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Recording Timeline

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A Sampling of Historic Sound Recordings, 1860-1949

Compiled by Tim Brooks from the National Recording Registry and major discographies. Please note: percentages are the percent of historical sound recordings from each period that are available from the current rights holders (source: Survey of Reissues of U.S. Recordings).

Note: An asterisk (*) indicates that many or all of the recordings by this artist are unavailable from the rights holders.

Pre-1890

1860 Unknown female vocalist: fragment of the French folksong “Au clair de la lune” recorded in France by Édouard-Léon Scott de Martinville on his experimental “phonautograph,” which could record but not play back sound. Not reproduced until 2008.* (Note: according to the 2005 Capitol v. Naxos decision, this is still under common law copyright in the U.S. and will remain so until 2067.)

1888 Thomas A. Edison: exhibition recordings.

1890-94 (1% available)

1890 George W. Johnson*: first recordings by the first successful African American recording artist.

1890 U.S. Marine Band*: first recordings by the “president’s band,” which was led at the time by John Philip Sousa*.

1894 Len Spencer and the Imperial Minstrels*: first series of recorded recreations of a contemporary minstrel show.

1895-1899 (0% available)

1895 Ferruccio Giannini*: first recordings by an operatic artist.

1897 Cal Stewart (as “Uncle Josh”)*: first of a long series of comedy monologues with continuing characters—a kind of recorded rural “situation comedy”—which were extremely popular with Americans for the next 22 years, before radio.

1900-1904 (1% available)

1901 Bert Williams and George Walker*: original cast recordings by the first black Broadway stars.

1904 Enrico Caruso*: first U.S. recordings by the great “golden age” operatic tenor.

1905-1909 (3% available)

1908 William Howard Taft, William Jennings Bryan*: first recordings of campaign speeches by presidential candidates.

1908 Various foreign-language artists*: Victor and Columbia each launch major series of “ethnic” recordings by foreign-language immigrant artists, preserving the traditions of many cultures.

1909 Fisk Jubilee Singers*: first recordings of African-American spirituals by the world famous group.

1910-1914 (2% available)

1910 Mormon Tabernacle Choir*: first recordings of the 300-member choir, on location in Salt Lake City, Utah.

1912 Lovey’s Trinidad String Band*: pioneering U.S. recordings by popular Trinidad artist.

1915-1919 (6% available)

1916 Chicago Symphony Orchestra, Frederick Stock, conductor*: first U.S. recordings by a full symphony orchestra.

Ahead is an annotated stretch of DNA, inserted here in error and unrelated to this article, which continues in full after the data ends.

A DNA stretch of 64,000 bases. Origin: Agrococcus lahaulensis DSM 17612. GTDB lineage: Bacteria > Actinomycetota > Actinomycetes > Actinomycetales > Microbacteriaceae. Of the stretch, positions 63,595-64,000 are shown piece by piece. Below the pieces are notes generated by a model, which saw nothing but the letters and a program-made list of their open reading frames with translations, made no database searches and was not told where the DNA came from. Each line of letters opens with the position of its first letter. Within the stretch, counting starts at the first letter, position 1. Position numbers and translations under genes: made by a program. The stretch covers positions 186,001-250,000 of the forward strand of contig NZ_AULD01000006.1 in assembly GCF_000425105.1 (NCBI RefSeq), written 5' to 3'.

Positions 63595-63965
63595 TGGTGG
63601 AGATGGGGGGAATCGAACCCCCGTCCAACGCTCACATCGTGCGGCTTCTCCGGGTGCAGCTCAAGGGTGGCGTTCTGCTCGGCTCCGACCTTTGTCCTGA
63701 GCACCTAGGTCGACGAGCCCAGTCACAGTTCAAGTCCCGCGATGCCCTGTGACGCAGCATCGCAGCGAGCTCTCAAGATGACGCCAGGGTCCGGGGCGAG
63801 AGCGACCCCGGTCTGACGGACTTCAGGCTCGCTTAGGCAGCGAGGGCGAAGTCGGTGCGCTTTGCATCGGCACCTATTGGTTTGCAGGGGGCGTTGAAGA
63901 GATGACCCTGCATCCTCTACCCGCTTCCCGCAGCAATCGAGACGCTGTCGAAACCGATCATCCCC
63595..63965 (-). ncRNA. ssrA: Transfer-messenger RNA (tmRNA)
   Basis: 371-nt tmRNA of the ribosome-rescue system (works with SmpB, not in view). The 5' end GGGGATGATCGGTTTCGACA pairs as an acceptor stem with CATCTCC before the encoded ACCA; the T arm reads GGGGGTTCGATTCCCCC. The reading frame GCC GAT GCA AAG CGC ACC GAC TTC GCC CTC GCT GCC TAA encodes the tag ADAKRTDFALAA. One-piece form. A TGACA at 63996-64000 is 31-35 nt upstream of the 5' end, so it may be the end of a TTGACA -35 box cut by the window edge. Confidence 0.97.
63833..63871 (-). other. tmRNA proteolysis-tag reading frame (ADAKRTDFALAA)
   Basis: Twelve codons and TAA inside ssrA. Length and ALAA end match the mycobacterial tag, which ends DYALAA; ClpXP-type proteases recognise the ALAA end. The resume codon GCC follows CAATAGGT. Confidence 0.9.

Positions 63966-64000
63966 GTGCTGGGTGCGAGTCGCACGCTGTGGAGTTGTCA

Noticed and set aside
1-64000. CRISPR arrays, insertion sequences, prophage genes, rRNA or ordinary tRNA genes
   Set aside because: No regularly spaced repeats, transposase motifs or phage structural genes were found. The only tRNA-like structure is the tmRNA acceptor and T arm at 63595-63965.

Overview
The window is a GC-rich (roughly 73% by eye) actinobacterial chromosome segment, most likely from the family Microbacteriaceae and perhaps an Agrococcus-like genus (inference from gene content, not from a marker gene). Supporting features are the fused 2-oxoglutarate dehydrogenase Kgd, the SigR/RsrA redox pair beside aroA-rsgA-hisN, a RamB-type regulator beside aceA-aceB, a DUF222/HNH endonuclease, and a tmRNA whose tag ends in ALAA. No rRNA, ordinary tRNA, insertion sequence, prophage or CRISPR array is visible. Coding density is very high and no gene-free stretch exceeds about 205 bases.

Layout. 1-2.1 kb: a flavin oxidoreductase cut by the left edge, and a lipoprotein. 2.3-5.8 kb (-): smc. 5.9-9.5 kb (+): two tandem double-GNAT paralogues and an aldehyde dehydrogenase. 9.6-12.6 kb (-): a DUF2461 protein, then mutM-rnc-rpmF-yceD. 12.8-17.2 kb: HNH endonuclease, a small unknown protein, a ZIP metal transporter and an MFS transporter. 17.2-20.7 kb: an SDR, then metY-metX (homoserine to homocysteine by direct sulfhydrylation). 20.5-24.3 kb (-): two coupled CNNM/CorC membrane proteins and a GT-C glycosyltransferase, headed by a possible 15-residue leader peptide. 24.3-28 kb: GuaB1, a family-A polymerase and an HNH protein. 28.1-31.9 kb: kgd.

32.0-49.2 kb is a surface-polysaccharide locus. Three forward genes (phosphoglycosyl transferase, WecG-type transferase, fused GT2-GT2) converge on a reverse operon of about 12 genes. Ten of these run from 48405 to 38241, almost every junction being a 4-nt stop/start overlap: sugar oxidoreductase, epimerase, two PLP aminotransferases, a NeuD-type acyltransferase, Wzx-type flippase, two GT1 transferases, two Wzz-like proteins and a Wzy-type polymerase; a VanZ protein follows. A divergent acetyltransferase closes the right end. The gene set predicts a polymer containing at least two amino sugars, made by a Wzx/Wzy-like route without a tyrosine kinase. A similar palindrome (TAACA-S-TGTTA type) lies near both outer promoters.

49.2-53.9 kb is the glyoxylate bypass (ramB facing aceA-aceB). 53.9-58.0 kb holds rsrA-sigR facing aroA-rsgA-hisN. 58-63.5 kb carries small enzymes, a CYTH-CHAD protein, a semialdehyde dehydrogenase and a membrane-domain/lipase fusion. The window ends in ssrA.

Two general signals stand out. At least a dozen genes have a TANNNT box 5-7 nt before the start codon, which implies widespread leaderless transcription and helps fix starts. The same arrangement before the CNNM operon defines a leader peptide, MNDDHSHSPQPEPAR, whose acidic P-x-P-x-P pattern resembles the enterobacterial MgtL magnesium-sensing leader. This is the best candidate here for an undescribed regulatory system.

1916 Wilbur Sweatman*: first recordings by pioneering African American jazz clarinetist, composer and bandleader.

1917 Original Dixieland Jazz Band*: first widely-popular recordings of “jazz”.

1917 Nora Bayes*: “Over There” sparks a wave of patriotic war songs.

1918-1920 Various public figures*: Attorney Guy Golterman records 28 prominent Americans speaking on public issues, released on Nation’s Forum records.

1920-1924 (12% available)

1920 Mamie Smith*: first classic blues recordings by a black artist.

1924 Paul Whiteman Orchestra*, George Gershwin pianist: “Rhapsody in Blue”

1924 Duke Ellington*: first recordings by the great composer/bandleader.

1925-1929 (11% available)

1925 Louis Armstrong*: many early recordings by the great jazz artist are unavailable.

1927 Early country artists*: first recordings by numerous pioneer country artists at the historic Bristol, Tennessee, sessions and thereafter.

1930-1934 (10% available)

1931 Philadelphia Orchestra, Leopold Stokowski, conductor*: experimental stereo recordings.

1931 Bing Crosby*: initial wave of enormous popularity, popularizing “crooning”

1935-1939 (15% available)

1935 Glenn Miller & His Orchestra*: first recordings by the highly popular swing band.

1938 Benny Goodman & His Orchestra*: Carnegie Hall Jazz Concert.

1939 Billie Holiday*: “Strange Fruit” directly addresses lynchings.

1939 Frank Sinatra: first recordings, with the Harry James Orchestra.

1939 Kate Smith*: “God Bless America” becomes patriotic anthem of World War II.

1940-1944 (25% available)

1940 Woody Guthrie: first recordings by the folk icon.

1945-1949 (25% available)

1946 Hank Williams: first recordings by the country icon.

1947 Wynonie Harris*: “Good Rockin’ Tonight,” considered by some to be the first rock ‘n’ roll record.

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